That, of course, is what triggered the change. Instead of traveling 315 miles every other year the Big Green will now finish with Brown (174 miles away).
The Daily Princetonian story includes this quote:
“Now, the last game will not only have title implications, but it will also feature regional rivalries,” Ivy League Executive Director Robin Harris said. “How exciting is that?”You can make the case that if a regional rivalry was the impetus for the change, Harvard and Yale wouldn't be playing on the final Saturday. They are 133 miles apart according to Google. Nope, Yale would be playing Brown (54 miles) or Columbia (77 miles).
As noted above, Dartmouth and Brown are 174 miles apart, but oh look at that. Dartmouth and Harvard are separated by just 123 miles.
Given those numbers, let's take a look at what the schedule would look like if regional rivalries were what truly mattered.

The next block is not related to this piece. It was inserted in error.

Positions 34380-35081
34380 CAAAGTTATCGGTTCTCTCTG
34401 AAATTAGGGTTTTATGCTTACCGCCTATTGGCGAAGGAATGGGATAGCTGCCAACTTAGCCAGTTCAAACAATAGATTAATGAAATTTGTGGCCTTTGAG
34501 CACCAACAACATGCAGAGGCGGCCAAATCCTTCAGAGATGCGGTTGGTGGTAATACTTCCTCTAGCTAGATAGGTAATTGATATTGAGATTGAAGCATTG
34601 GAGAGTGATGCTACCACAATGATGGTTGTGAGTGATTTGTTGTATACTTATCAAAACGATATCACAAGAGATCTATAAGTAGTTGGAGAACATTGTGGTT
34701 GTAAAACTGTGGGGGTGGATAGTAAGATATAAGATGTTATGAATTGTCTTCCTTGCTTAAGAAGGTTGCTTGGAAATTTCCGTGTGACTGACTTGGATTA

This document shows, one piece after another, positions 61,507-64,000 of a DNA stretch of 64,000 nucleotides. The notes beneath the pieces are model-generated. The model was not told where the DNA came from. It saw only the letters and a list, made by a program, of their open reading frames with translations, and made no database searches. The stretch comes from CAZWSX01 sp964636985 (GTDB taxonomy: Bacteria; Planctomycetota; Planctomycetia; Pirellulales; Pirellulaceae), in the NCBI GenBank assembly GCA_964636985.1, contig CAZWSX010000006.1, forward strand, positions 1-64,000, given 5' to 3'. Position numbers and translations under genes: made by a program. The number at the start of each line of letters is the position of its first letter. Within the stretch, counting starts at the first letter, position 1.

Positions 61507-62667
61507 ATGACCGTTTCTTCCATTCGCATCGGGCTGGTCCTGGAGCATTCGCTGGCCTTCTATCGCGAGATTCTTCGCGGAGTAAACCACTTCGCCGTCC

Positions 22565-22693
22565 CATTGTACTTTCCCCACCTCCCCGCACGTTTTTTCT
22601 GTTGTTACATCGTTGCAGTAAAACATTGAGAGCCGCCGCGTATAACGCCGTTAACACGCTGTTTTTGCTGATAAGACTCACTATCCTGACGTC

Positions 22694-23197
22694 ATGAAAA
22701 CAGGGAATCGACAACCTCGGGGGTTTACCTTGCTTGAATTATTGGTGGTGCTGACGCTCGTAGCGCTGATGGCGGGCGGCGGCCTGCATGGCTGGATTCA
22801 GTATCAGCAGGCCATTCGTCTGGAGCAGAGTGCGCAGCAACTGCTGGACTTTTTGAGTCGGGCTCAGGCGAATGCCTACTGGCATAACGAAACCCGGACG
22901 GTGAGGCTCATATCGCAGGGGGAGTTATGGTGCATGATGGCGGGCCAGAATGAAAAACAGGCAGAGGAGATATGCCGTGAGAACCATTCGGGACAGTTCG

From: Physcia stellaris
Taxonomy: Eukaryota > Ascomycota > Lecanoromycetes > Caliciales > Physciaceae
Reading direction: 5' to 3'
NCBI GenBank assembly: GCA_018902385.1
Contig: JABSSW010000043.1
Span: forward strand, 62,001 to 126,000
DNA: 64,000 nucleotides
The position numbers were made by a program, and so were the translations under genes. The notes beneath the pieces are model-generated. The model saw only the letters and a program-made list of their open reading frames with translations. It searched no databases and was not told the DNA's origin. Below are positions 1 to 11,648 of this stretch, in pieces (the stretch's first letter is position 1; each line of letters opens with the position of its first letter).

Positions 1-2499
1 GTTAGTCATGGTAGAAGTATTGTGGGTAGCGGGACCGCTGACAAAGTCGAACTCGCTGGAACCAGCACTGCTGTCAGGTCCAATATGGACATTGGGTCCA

(Unfortunately poor Cornell doesn't have an Ivy League school near it, so that bollixes things up, but we'll go with the Ivy League poobahs on that one and keep Cornell and Columbia together for New York State purposes. And while Harvard and Brown are the closest two schools, pitting them against each other would orphan Dartmouth.)
Here's the new Week 10 schedule with the miles between the schools:
DARTMOUTH-HARVARD 123 miles
BROWN-YALE 103 miles
PENN-PRINCETON 55 miles
CORNELL-COLUMBIA 225 miles
How do you think that would fly in Cambridge and New Haven? Maybe "regional rivalries" really should be written "regional rivalries."*
* Except Harvard and Yale